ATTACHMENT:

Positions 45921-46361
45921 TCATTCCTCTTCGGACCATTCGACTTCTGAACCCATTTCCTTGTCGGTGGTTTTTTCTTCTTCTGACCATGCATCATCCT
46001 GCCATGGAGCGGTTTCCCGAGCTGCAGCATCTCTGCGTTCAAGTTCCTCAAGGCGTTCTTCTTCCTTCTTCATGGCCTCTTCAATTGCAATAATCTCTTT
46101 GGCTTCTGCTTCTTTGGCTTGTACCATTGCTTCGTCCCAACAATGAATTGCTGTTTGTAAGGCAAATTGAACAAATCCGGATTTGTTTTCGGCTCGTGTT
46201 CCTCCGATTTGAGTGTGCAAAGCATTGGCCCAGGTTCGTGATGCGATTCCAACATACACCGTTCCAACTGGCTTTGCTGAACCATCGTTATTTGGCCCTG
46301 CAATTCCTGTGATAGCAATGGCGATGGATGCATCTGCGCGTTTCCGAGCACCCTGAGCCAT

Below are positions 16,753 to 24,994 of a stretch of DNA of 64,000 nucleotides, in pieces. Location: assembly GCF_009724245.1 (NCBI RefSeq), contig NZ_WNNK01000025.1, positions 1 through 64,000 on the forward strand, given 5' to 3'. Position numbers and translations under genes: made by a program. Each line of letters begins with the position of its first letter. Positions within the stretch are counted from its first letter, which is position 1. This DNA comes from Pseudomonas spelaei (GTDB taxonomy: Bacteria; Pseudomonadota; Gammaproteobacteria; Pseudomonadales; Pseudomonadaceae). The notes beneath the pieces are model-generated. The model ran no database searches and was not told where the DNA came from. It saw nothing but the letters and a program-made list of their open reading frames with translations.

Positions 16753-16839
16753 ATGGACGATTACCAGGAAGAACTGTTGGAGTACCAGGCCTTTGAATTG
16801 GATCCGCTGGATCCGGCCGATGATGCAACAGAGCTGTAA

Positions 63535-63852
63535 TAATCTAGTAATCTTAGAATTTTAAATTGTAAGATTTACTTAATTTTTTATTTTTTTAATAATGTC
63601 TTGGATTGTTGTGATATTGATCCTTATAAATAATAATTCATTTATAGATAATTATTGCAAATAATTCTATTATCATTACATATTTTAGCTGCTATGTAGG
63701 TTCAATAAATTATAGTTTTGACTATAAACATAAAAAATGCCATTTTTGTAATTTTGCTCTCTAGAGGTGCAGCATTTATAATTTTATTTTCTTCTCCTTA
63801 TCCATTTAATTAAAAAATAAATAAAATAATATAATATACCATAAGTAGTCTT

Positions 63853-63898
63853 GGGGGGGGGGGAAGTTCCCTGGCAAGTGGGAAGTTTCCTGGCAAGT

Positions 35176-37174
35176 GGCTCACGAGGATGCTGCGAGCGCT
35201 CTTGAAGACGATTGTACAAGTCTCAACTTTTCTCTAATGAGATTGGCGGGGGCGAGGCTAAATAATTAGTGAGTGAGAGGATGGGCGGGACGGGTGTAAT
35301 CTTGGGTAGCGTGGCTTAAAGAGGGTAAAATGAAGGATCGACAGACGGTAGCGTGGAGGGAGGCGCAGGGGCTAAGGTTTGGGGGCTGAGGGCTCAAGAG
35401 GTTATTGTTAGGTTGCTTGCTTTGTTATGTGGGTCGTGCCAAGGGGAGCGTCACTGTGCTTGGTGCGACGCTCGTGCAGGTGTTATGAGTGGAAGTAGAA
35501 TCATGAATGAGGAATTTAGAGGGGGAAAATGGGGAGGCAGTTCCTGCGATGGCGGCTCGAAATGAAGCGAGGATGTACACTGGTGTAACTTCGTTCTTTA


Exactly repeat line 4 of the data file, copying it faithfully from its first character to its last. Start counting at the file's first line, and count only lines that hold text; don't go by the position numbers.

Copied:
46101 GGCTTCTGCTTCTTTGGCTTGTACCATTGCTTCGTCCCAACAATGAATTGCTGTTTGTAAGGCAAATTGAACAAATCCGGATTTGTTTTCGGCTCGTGTT